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Citation:
1995 OK AG 97
Date Decided:
March 13, 1996
Attorney General:
W. A. DREW EDMONDSON
Opinion By:
JAMES ROBERT JOHNSON
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1995 OK AG 97

FOIBible Summary:

  • Phone bills received by a municipality used by elected officials and administrative personnel are records subject to be disclosed by the ORA.
  • The municipality may withhold or delete portions of the bill only if the information is privileged, confidential information.

Question Submitted by: The Honorable Dan Webb, Oklahoma House of Representatives, District 91
1995 OK AG 97

Decided: 03/13/1996
Oklahoma Attorney General


Cite as: 1995 OK AG 97, __ __


¶0 This office has received your request for an Attorney General’s Opinion in which you asked, in effect, the following questions:
1. Are telephone bills received by a municipality, for use of landline and cellular phones by elected officials and administrative personnel, records open for public inspection?
2. If the answer to the first question is yes, may a municipality withhold portions of the bill or blackout information on the bill (such as a listing of the numbers called from the landline and cellular phones) leaving only the total amount due for the bill?

I.

¶1 Your questions may be answered by a review of the  Oklahoma Open Records Act, 51 O.S.1991 and Supp.1995, §§ 24A.1 to 24A.20 (the “Act”). We first note the policy strongly set forth in the Act in regard to public records:

 

The Oklahoma Open Records Act shall not create, directly or indirectly, any rights of privacy or any remedies for violation of any rights of privacy; nor shall the Oklahoma Open Records Act, except as specifically set forth in the Oklahoma Open Records Act, establish any procedures for protecting any person from release of information contained in public records. The purpose of this act is to ensure and facilitate the public’s right of access to and review of government records so they may efficiently and intelligently exercise their inherent political power.

 

51 O.S.1991, § 24A.2.

¶2 All records of public bodies and public officials must be open to any person for inspection, copying and or mechanical reproduction unless those records are protected by a privilege of confidentiality.  51 O.S.Supp.1995, § 24A.5. This applies to records of municipal officers and employees.  51 O.S.Supp.1995, § 24A.3(1). A telephone bill for a municipally-owned or -provided telephone would fall within the purview of the Act under the panoply of items defined to be records for any telephone bill that is “received by . . . public officials, public bodies, or their representatives in connection with the transaction of public business, the expenditure of public funds or the administering of public property.”  51 O.S.Supp.1995, § 24A.3(1) (emphasis added).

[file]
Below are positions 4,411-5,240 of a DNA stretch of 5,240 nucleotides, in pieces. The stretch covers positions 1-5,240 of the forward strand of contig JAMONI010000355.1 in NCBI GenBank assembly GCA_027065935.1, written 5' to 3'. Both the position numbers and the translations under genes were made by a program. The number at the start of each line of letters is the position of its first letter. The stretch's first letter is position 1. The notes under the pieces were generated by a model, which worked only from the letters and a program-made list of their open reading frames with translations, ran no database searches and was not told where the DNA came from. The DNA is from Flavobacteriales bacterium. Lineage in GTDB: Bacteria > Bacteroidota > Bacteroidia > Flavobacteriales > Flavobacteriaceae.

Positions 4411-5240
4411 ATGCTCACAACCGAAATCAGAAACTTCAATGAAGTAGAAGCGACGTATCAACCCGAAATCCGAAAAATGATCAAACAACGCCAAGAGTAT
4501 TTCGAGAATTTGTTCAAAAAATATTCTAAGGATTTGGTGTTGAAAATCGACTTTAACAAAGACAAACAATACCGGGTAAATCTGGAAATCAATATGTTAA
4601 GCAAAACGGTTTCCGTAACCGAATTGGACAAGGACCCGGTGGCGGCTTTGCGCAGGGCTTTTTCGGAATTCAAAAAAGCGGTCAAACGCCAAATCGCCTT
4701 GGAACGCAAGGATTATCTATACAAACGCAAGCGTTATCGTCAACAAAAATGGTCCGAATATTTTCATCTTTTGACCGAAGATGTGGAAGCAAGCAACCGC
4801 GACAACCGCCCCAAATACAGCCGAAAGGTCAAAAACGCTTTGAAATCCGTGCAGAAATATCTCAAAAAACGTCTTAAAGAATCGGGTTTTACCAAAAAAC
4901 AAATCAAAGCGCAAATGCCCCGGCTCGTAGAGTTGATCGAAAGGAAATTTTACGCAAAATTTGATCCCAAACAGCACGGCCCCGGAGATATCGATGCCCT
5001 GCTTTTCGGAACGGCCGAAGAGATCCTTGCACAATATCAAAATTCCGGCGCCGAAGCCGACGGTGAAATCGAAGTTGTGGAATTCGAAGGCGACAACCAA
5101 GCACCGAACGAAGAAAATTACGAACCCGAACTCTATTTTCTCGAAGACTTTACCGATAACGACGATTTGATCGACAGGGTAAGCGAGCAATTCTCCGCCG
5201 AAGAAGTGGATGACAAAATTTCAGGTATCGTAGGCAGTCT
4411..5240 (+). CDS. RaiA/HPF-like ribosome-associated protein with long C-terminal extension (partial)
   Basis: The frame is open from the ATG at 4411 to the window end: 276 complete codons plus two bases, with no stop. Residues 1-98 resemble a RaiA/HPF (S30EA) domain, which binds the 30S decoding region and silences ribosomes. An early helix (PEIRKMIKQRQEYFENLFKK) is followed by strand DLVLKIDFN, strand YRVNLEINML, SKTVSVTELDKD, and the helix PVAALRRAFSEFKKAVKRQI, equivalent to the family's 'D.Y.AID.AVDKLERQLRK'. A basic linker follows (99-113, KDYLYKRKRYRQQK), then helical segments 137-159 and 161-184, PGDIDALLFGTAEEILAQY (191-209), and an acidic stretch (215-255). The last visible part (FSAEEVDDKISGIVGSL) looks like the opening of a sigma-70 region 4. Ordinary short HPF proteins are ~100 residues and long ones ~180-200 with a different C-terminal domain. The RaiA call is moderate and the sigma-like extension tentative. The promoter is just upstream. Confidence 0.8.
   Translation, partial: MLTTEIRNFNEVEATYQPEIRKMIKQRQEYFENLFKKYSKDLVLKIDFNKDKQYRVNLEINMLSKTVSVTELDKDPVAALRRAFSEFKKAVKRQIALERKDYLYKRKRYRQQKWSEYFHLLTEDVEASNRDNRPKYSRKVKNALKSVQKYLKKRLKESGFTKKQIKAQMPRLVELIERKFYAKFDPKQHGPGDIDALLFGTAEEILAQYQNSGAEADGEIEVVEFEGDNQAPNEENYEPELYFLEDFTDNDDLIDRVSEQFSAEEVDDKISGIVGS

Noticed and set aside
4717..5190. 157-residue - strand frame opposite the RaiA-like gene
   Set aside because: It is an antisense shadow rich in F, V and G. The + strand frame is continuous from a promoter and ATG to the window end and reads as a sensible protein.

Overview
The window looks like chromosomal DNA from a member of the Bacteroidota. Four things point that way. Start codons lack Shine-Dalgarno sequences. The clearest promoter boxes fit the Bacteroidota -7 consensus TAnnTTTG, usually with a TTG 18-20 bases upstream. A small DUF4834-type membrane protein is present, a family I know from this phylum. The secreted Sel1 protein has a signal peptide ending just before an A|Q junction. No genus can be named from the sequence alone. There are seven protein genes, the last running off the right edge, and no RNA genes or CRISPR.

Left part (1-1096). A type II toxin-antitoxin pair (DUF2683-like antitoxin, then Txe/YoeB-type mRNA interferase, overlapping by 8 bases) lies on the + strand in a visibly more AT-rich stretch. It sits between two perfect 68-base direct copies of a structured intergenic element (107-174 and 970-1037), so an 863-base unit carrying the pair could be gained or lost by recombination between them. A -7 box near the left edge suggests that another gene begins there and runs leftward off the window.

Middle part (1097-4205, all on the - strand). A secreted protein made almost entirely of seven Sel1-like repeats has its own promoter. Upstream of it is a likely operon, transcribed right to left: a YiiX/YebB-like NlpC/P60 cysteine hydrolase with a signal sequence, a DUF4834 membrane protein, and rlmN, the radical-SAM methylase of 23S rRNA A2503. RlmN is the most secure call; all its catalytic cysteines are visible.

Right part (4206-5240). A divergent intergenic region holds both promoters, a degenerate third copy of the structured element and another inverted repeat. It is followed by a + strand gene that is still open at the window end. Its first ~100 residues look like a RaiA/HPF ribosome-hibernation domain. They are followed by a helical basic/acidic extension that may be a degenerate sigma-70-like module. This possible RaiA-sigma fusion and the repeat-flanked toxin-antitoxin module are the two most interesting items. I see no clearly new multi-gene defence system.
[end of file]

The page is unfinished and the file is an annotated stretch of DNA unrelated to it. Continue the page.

¶3 Public bodies have a specific duty to keep and maintain complete records related to the receipt and expenditure of public funds:

 

In addition to other records which are kept or maintained, every public body and public official has a specific duty to keep and maintain complete records of the receipt and expenditure of any public funds reflecting all financial and business transactions relating thereto, except that such records may be disposed of as provided by law.

 

51 O.S.1991, § 24A.4.

¶4 A search of State and federal law indicated no specific authority to allow a municipality to maintain its telephone records as confidential. Therefore, from the plain language of the Act, we must conclude that telephone bills of municipalities for landline and cellular phones are public records pursuant to the Open Records Act.

II.

¶5 As noted above, the Act provides that records of public agencies must be open for public inspection, copying or mechanical reproduction unless the records are protected by a privilege of confidentiality.  51 O.S.Supp.1995, § 24A.5. The burden to establish a privilege of confidentiality rests upon the person or entity who seeks to establish it.  51 O.S.1991, § 24A.2. The Act is construed “to favor disclosure” over withholding information. Merrill v. Oklahoma Tax Commission, 831 P.2d 634, 640 (Okla.1992). Some privileges of confidentiality exist. For example, telephone numbers of confidential police informants may be kept confidential.  51 O.S.Supp.1995, § 24A.5(1)(a). Consequently, the municipality may be authorized to delete that information from the telephone bill. Whether a particular telephone number can be kept confidential is a question of fact outside the scope of an Attorney General Opinion.  74 O.S.Supp.1995, 18b(A)(5).

¶6 It is, therefore, the official Opinion of the Attorney General that:
1. Telephone bills received by a municipality for use of municipal landline and cellular phones by elected officials and administrative personnel are records open for public inspection pursuant to the  Oklahoma Open Records Act at 51 O.S.Supp.1995, § 24A.3(1) and § 24A.5.
2. A municipality may withhold portions of the bill or delete information on the bill only if a privilege of confidentiality exists which authorizes confidentiality of the information.  51 O.S.1991, § 24A.2.  51 O.S.Supp.1995, § 24A.5(1). The burden to establish a privilege of confidentiality rests upon the person or entity that seeks to establish it. 51 O.S.1991, § 24A.2.Whether a municipality may do this in a particular instance is a question of fact outside the scope of an Attorney General Opinion. 74 O.S.Supp. 1995, § 18b(A)(5).

W.A. DREW EDMONDSON
ATTORNEY GENERAL OF OKLAHOMA
JAMES ROBERT JOHNSON
ASSISTANT ATTORNEY GENERAL

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